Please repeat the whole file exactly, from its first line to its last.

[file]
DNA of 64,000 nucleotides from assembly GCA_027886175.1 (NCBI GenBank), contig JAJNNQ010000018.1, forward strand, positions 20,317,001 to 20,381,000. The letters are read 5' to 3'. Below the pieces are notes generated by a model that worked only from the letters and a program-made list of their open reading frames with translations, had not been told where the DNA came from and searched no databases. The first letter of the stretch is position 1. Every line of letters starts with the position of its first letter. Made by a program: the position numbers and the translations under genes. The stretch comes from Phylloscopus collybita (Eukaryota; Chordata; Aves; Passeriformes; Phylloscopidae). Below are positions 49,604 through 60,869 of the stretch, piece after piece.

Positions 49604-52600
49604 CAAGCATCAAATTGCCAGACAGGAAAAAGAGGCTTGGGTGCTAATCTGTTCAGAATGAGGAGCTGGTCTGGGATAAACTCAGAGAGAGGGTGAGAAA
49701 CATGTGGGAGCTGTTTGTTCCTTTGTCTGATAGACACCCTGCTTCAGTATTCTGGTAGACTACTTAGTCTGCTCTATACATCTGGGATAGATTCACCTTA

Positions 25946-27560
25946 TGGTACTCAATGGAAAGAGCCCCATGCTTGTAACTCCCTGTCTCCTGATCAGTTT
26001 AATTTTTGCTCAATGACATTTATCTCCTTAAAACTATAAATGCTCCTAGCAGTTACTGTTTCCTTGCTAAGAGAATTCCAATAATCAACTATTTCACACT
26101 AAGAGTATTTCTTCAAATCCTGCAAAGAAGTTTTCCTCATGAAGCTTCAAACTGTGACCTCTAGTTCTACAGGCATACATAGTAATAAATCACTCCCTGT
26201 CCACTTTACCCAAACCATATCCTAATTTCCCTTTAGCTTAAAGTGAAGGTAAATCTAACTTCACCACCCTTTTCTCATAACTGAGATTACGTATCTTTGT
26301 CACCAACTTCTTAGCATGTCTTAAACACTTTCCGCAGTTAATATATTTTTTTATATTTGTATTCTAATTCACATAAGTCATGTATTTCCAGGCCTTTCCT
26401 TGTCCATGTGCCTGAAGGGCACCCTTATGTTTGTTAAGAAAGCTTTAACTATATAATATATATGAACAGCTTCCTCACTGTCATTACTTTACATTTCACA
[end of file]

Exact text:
DNA of 64,000 nucleotides from assembly GCA_027886175.1 (NCBI GenBank), contig JAJNNQ010000018.1, forward strand, positions 20,317,001 to 20,381,000. The letters are read 5' to 3'. Below the pieces are notes generated by a model that worked only from the letters and a program-made list of their open reading frames with translations, had not been told where the DNA came from and searched no databases. The first letter of the stretch is position 1. Every line of letters starts with the position of its first letter. Made by a program: the position numbers and the translations under genes. The stretch comes from Phylloscopus collybita (Eukaryota; Chordata; Aves; Passeriformes; Phylloscopidae). Below are positions 49,604 through 60,869 of the stretch, piece after piece.

Positions 49604-52600
49604 CAAGCATCAAATTGCCAGACAGGAAAAAGAGGCTTGGGTGCTAATCTGTTCAGAATGAGGAGCTGGTCTGGGATAAACTCAGAGAGAGGGTGAGAAA
49701 CATGTGGGAGCTGTTTGTTCCTTTGTCTGATAGACACCCTGCTTCAGTATTCTGGTAGACTACTTAGTCTGCTCTATACATCTGGGATAGATTCACCTTA

Positions 25946-27560
25946 TGGTACTCAATGGAAAGAGCCCCATGCTTGTAACTCCCTGTCTCCTGATCAGTTT
26001 AATTTTTGCTCAATGACATTTATCTCCTTAAAACTATAAATGCTCCTAGCAGTTACTGTTTCCTTGCTAAGAGAATTCCAATAATCAACTATTTCACACT
26101 AAGAGTATTTCTTCAAATCCTGCAAAGAAGTTTTCCTCATGAAGCTTCAAACTGTGACCTCTAGTTCTACAGGCATACATAGTAATAAATCACTCCCTGT
26201 CCACTTTACCCAAACCATATCCTAATTTCCCTTTAGCTTAAAGTGAAGGTAAATCTAACTTCACCACCCTTTTCTCATAACTGAGATTACGTATCTTTGT
26301 CACCAACTTCTTAGCATGTCTTAAACACTTTCCGCAGTTAATATATTTTTTTATATTTGTATTCTAATTCACATAAGTCATGTATTTCCAGGCCTTTCCT
26401 TGTCCATGTGCCTGAAGGGCACCCTTATGTTTGTTAAGAAAGCTTTAACTATATAATATATATGAACAGCTTCCTCACTGTCATTACTTTACATTTCACA